Hornby’s story focuses on Rob, a 35-year-old man-child music nerd and record shop owner who spends his days obsessively making desert island disc-style Top 5 lists and arguing about the perfect mix-tape with his two buddies, who also work at the shop.
Freshly dumped by his long-term girlfriend, Rob turns his compulsive list-making on to his love life, ranking his previous break-ups and seeking them out to find out why he can’t win at love.
This incarnation is faithful to Hornby’s novel about the power of music and heartbreak, while seamlessly moving the action to the 21st century Brooklyn landscape of digital playlists, Instagram influencers and Yelp reviews.
The heart of the story remains, but co-creators Veronica West and Sarah Kucserka (who have worked together on several series, including Ugly Betty) have flipped Rob’s gender; here Rob is short for Robin, played by Zoe Kravitz (whose mother, Lisa Bonet, starred in Frears’ film). Despite looking effortlessly cool, Kravitz (also an executive producer) manages to embody the slacker superfan perfectly; she’s both annoyingly self-pitying and relatable (particularly to those of us who have ended relationships on the basis of bad record collections).
And the gender flip doesn’t feel token; Kravitz is believable in her music obsession, and this Rob (who is also biracial and bisexual; one of her top 5 break-ups is a woman) is something of a throwback, an analogue devotee in a digital hipster world; she uses digital playlists but vinyl is her first choice.
Given music culture has been for so long dominated by white men – in pop culture and real life – it’s (bizarrely) long overdue seeing a woman arguing the merits of vocal overdubs on Wings’ live 1976 album Wings Over America, or salivating over a rare pressing of a Bowie album with a typo on the cover.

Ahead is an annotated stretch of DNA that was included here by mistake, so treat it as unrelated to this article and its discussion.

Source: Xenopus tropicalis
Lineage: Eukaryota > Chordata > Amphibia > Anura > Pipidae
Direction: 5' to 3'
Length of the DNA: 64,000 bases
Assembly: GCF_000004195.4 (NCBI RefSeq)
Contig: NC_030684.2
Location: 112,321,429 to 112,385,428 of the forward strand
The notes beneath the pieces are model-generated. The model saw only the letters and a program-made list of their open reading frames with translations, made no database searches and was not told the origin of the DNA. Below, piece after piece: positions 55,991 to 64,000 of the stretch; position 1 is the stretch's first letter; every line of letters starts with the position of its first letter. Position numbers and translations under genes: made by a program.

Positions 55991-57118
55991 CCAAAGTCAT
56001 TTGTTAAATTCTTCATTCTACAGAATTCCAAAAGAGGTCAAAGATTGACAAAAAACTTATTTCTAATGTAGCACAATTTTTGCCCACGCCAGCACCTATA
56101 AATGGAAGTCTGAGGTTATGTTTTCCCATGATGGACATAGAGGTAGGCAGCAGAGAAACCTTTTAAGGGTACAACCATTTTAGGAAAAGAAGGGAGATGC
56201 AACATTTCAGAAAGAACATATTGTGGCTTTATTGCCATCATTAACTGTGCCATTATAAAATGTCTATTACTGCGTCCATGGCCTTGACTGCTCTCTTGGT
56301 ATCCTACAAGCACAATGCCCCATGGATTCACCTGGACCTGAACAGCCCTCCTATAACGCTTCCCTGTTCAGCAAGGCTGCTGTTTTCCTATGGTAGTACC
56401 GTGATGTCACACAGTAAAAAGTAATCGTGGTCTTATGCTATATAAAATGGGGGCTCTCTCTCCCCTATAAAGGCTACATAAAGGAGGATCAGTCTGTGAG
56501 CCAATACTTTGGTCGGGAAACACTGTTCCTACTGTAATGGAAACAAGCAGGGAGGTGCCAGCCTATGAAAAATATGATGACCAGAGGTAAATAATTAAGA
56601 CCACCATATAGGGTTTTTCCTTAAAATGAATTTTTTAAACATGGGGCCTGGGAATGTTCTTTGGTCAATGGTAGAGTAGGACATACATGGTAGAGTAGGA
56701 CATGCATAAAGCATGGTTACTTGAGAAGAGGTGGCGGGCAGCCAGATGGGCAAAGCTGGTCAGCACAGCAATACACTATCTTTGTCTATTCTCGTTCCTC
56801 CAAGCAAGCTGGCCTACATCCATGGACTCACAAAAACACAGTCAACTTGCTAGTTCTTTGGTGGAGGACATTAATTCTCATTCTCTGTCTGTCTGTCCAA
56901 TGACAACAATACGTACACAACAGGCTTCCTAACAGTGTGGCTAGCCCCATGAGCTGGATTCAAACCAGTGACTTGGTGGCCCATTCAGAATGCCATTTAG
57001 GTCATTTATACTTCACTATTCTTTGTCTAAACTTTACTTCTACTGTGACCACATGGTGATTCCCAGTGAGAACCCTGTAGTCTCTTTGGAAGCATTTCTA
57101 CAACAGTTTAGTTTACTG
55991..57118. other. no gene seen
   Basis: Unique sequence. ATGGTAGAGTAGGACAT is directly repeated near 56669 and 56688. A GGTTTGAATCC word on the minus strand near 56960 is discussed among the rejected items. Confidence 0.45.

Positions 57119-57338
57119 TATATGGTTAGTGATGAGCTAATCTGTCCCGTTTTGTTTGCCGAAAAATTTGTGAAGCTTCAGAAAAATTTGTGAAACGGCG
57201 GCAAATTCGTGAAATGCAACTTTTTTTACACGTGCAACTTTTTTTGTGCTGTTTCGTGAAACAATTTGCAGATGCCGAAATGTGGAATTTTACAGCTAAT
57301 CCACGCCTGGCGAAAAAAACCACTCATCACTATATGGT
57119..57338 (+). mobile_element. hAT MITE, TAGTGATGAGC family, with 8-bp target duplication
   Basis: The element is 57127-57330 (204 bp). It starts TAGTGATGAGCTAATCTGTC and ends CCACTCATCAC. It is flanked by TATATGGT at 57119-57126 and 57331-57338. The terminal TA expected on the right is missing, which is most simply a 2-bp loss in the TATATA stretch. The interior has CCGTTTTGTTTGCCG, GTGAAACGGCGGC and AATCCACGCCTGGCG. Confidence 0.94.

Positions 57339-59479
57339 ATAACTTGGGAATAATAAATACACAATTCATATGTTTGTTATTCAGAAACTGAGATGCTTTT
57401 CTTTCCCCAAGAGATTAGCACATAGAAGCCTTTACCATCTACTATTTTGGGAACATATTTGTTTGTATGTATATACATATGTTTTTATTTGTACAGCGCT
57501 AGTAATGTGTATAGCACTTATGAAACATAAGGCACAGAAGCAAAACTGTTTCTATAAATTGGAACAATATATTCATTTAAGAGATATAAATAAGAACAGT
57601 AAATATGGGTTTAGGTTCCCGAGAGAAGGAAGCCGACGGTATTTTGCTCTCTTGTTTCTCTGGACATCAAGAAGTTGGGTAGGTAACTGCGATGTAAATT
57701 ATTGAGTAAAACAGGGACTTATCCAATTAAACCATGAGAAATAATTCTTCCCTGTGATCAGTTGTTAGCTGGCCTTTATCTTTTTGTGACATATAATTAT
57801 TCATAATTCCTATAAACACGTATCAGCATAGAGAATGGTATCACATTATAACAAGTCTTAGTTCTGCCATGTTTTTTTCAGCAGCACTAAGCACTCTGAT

Rob’s co-workers have also been overhauled – loudmouth Barry (Jack Black in the film) is now Cherise (De’Vine Joy Randolph), a black woman just as passionate about music, and Simon (David H Holmes) is the more timid of the tripo – the character played by Todd Louiso in the film. In this iteration he’s gay.
While there are many updates, there are still moments from the book /film paraphrased throughout – the Beta Band scene has been updated to Swamp Dogg (there’s a Beta Band nod in a different scene), the argument about whether to sell a customer a Stevie Wonder record is now about a Michael Jackson album, and Rob even sports a few T-shirts worn in the original by Cusack.
Rob also still continually breaks the fourth wall, a risky device that can wear thin but by episode three has a certain cosiness.
By necessity in a series this long, Rob’s circle is expanded and other characters given new life – an entire episode is given to Simon, who talks us through his own top heartbreak list – and fans of the novel will be pleased that one section of the book omitted from the film is here given an entire episode, where a wife (Parker Posey) seeks revenge on her cheating husband by offering to sell Rob his valuable record collection for a pittance. The ending is also left open, suggesting a potential second season, which, given the groove the cast is in by this season’s end, wouldn’t likely suffer from difficult second album issues.
Kylie Northover is Spectrum Deputy Editor at The Age